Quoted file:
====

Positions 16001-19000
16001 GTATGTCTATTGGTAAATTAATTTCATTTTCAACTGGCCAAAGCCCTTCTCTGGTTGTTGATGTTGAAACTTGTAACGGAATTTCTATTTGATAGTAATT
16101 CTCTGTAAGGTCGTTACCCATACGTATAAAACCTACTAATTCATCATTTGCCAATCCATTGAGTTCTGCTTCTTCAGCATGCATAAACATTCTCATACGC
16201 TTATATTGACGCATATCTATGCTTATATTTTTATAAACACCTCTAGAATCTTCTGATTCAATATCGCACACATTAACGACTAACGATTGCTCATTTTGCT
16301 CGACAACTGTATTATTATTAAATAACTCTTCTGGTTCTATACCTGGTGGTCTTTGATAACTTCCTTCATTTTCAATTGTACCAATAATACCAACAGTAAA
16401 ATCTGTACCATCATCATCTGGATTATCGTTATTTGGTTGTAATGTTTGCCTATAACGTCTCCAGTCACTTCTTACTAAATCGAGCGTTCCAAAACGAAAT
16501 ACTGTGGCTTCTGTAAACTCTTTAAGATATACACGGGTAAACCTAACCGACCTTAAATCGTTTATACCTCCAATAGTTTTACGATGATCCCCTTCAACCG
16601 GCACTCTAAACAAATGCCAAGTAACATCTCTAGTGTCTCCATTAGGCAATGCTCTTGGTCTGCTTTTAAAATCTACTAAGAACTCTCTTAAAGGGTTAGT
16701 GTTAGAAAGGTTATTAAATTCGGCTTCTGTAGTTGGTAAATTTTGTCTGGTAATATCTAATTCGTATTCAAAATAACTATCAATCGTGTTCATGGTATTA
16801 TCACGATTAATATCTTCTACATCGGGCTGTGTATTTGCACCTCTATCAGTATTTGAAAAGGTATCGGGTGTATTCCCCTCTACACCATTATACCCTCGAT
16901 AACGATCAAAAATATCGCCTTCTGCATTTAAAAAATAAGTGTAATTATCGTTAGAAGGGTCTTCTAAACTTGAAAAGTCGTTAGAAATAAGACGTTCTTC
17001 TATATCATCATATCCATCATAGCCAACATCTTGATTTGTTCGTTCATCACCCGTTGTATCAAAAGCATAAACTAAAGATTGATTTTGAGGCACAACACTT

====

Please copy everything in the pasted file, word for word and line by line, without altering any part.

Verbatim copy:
Positions 16001-19000
16001 GTATGTCTATTGGTAAATTAATTTCATTTTCAACTGGCCAAAGCCCTTCTCTGGTTGTTGATGTTGAAACTTGTAACGGAATTTCTATTTGATAGTAATT
16101 CTCTGTAAGGTCGTTACCCATACGTATAAAACCTACTAATTCATCATTTGCCAATCCATTGAGTTCTGCTTCTTCAGCATGCATAAACATTCTCATACGC
16201 TTATATTGACGCATATCTATGCTTATATTTTTATAAACACCTCTAGAATCTTCTGATTCAATATCGCACACATTAACGACTAACGATTGCTCATTTTGCT
16301 CGACAACTGTATTATTATTAAATAACTCTTCTGGTTCTATACCTGGTGGTCTTTGATAACTTCCTTCATTTTCAATTGTACCAATAATACCAACAGTAAA
16401 ATCTGTACCATCATCATCTGGATTATCGTTATTTGGTTGTAATGTTTGCCTATAACGTCTCCAGTCACTTCTTACTAAATCGAGCGTTCCAAAACGAAAT
16501 ACTGTGGCTTCTGTAAACTCTTTAAGATATACACGGGTAAACCTAACCGACCTTAAATCGTTTATACCTCCAATAGTTTTACGATGATCCCCTTCAACCG
16601 GCACTCTAAACAAATGCCAAGTAACATCTCTAGTGTCTCCATTAGGCAATGCTCTTGGTCTGCTTTTAAAATCTACTAAGAACTCTCTTAAAGGGTTAGT
16701 GTTAGAAAGGTTATTAAATTCGGCTTCTGTAGTTGGTAAATTTTGTCTGGTAATATCTAATTCGTATTCAAAATAACTATCAATCGTGTTCATGGTATTA
16801 TCACGATTAATATCTTCTACATCGGGCTGTGTATTTGCACCTCTATCAGTATTTGAAAAGGTATCGGGTGTATTCCCCTCTACACCATTATACCCTCGAT
16901 AACGATCAAAAATATCGCCTTCTGCATTTAAAAAATAAGTGTAATTATCGTTAGAAGGGTCTTCTAAACTTGAAAAGTCGTTAGAAATAAGACGTTCTTC
17001 TATATCATCATATCCATCATAGCCAACATCTTGATTTGTTCGTTCATCACCCGTTGTATCAAAAGCATAAACTAAAGATTGATTTTGAGGCACAACACTT